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Always, Habitually

Word in Alutiiq: -taar-
In a sentence:

Englaryumataartuq. – He is always smiling.

 

MP3 File: habitually
HabituallyA suffix is a letter or group of letters that can be added to the end of a word to create a new word. For example, if you add the suffix -able to the word excite, you get excitable! Alutiiq speakers build words with a special kind of suffix known as a postbase. These word parts, or particles, add a great deal of meaning to Alutiiq nouns and verbs and can appear at the end of a word or sandwiched in the middle.

By adding a postbase to a root word, Alutiiq speaks can convey location, quantity, characteristics, actions, and much more. Some postbases act like adjectives. For example, you can add the postbase -ngcuk to the stem word for dog aikur- to create aikungcuk, a small dog. Other postbases transform nouns into verbs and verbs into nouns.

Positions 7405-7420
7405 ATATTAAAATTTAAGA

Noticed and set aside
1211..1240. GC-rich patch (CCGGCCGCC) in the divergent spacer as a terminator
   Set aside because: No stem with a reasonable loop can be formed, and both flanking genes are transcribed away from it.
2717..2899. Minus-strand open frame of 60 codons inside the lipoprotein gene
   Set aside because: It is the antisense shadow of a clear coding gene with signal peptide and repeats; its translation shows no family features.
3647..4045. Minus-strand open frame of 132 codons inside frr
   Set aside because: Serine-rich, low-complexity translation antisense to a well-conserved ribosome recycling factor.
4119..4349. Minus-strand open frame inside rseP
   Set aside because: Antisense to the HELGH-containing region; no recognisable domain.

A number of words that occur as independent terms in English appear as post bases in Alutiiq. For example, the Alutiiq language has no standalone word for always. Instead, Alutiiq speakers add -taar- to words, to suggest continual activity or a state of being. Englaryumataartuq. He is always smiling.

This type of word construction reflects the agglutinative character of the Alutiiq language. In Alutiiq, parts of words are added together to form a larger word. Once you know this structure, it is relatively easy to decipher Alutiiq words by identifying the meaning of each word part. Many other Alaska Native languages share this form of construction including Inupiaq, Yup’ik, and Unangan, languages related to Alutiiq, and the Athapaskan languages.

Photo: Boy playing in pail, Woody Island lower lake, Goudie Collection, Woody Island Tribal Council.
Podcast Available: Habitually
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